Sometimes Robb/Roberts puts in some minor characters that I end up falling in love with. They end up in a book for the maximum of about 4/5 chapters and yet seem so incredibly well rounded. In this case that character was Charity Mimoto, a 90 year old woman who certainly isn't afraid of kicking ass and taking names. It was so damn refreshing to see an elderly character (and an elderly woman at that) who didn't have be portrayed as frail or senile. She still had vitality, humour and character. I can honestly see Eve being depicted as something similar when she hits the old end of the age scale.

The only aspect of this book that truly bothered me was Peabody's involvement in the interrogation scene. Interrogation is Eve's domain. No one in this series can conduct an interrogation like Eve can (which somehow swells with awesomeness when she teams up with Feeney). Peabody trying to embody the bad cop felt slightly out of place and diminished the effect of what would have otherwise been another classic and brilliantly executed interrogation. Eve has the ability of getting in your face and hitting all the right buttons that get you spewing out your darkest secrets. She does it all with a whole lot of sass and ass kicking.

This was a truly great book and another In Death favourite.

Book Review: Strangers in Death by J.D. Robb

Saturday, 7 September 2013

Strangers in Death (In Death, #26)Strangers in Death by J.D. Robb
My rating: 4 of 5 stars

Technology may be different in 2060 New York, yet the city is still a place of many cultures and great divides. But as ever, some murders receive more attention than others—especially those in which the victim is a prominent businessman, found in his Park Avenue apartment, tied to the bed—and strangled—with cords of black velvet.

It doesn't surprise Lieutenant Eve Dallas that Thomas Anders's scandalous death is a source of titillation and speculation to the public—and of humiliation to his family. But while people in the city are talking about it, those close to Anders aren't so anxious to do the same. With some help from her billionaire husband, Roarke, Eve's soon knocking on doors—or barging through them—to find answers.

But the facts don't add up. Physical evidence suggests that the victim didn't struggle. The security breach in the apartment indicates that the killer was someone known to the family, but everyone's alibi checks out. Was this a crime of passion in a kinky game gone wrong—or a meticulously planned execution? It's up to Dallas to solve a case in which strangers may be connected in unexpected, and deadly, ways.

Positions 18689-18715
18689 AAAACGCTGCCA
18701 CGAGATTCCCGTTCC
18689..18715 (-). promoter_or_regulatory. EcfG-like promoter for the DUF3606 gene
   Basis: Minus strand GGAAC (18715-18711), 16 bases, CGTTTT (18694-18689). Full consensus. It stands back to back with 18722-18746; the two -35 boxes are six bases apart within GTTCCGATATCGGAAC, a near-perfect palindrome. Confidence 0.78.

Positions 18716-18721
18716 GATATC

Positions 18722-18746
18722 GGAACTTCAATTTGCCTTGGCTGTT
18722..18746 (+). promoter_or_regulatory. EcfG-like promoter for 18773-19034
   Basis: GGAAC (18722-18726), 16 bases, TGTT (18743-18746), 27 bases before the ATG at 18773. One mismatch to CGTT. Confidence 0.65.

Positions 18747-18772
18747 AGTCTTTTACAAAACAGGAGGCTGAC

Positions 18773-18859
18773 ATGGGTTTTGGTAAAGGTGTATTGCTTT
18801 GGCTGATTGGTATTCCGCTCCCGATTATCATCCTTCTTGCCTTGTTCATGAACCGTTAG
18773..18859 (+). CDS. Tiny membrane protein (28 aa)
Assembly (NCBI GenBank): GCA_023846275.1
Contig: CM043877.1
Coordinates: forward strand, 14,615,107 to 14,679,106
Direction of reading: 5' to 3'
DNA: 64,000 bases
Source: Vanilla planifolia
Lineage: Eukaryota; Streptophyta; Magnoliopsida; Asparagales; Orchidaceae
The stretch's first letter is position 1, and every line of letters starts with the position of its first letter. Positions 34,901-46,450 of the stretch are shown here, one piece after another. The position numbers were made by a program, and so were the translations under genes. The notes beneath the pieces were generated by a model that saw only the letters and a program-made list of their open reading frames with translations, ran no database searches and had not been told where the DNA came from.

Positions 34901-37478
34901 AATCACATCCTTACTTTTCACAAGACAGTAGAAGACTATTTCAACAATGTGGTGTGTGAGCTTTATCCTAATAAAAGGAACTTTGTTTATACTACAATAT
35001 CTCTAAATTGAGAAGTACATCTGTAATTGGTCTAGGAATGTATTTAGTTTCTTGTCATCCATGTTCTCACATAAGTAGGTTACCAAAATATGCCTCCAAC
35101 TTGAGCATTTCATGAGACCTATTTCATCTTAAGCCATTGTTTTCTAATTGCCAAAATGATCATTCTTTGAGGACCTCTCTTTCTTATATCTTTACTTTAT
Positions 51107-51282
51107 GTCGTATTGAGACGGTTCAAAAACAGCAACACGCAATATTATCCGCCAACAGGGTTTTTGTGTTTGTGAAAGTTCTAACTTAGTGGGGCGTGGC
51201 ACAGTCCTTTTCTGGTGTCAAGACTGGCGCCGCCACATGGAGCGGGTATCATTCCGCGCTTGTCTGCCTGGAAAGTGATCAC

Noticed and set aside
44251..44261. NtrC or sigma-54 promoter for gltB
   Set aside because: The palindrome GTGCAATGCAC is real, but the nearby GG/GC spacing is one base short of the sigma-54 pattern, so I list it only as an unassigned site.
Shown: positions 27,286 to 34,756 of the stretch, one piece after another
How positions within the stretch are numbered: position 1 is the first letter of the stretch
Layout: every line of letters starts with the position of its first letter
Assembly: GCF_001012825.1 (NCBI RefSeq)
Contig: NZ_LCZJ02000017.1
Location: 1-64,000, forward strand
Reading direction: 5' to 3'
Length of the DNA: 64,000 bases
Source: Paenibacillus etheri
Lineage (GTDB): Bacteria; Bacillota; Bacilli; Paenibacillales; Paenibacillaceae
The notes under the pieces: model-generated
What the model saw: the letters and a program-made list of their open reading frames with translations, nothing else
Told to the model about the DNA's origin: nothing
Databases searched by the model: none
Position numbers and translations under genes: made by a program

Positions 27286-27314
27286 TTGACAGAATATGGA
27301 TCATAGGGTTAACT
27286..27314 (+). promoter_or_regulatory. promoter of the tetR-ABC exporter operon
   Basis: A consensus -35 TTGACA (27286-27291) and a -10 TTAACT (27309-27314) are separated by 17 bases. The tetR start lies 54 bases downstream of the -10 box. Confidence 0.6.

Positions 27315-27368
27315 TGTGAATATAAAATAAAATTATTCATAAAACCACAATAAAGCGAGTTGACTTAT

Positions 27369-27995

My review

I can't say this has been one of the best books in the series because it really hasn't. The spark you expect with an In Death book wasn't there. Looking at the title and summary alone you knew that Roberts was going down the 'Strangers on a Train' route. All of that psychological mind play and expertly placed twists Roberts is so good at were no longer an element of surprise in this novel.

As soon as Eve began her investigation into the death of Thomas Anders, a prominant businessman, found by his Housekeeper with his arms and legs tied to his bed and a cord around his neck - I was constantly waiting for the other shoe to drop. Where is the second murder? How do they connect? It doesn't take you long *spoiler* to realise that Baxter and Trueheart's cold case was in fact the second or let's say first murder in this 'Strangers on a Train' storyline. But let's just take a moment to talk about Trueheart. SUCH A CUTIE PIE. I just want to see more and more of him. I loved the little awkward, bumbling routine he had to play with *spoiler* Ava *spoiler*. Played to perfection.

I don't want to get too deep in case related detail in fear of spoiling the plot but it was to an extent disturbing to see a woman sift through potential candidates to find someone to murder her husband. And, Oh boy did she find the perfect person. By perfect, we mean worst. It's never the best idea to be hard-faced bitch and want your husband dead, let's face it.

Sub plot. Sub plot. Sub plot. I absolutely loved how the relationship development between Charles and Lousie arose in this novel. I could really see where Eve was coming from - with her issues of seeing Louise date a man who got paid to have sex with other people - so to see him take that huge leap and quit his job, buy a house and propose all for the sake of bettering himself was damn good to see.

The little argument between Roarke and Eve over money was something really interesting to see and I'm glad we did. What couple hasn't argued over this particular issue once, twice or a million times before. Realism. We like it.

Ultimately, it didn't feel like there was too much at stake emotionally for the main characters - it's generally those books where the emotional stakes are set high that come out as being memorable and un-puttdownable. Conflict (especially between Roarke and Dallas) can really drive these novels like no other.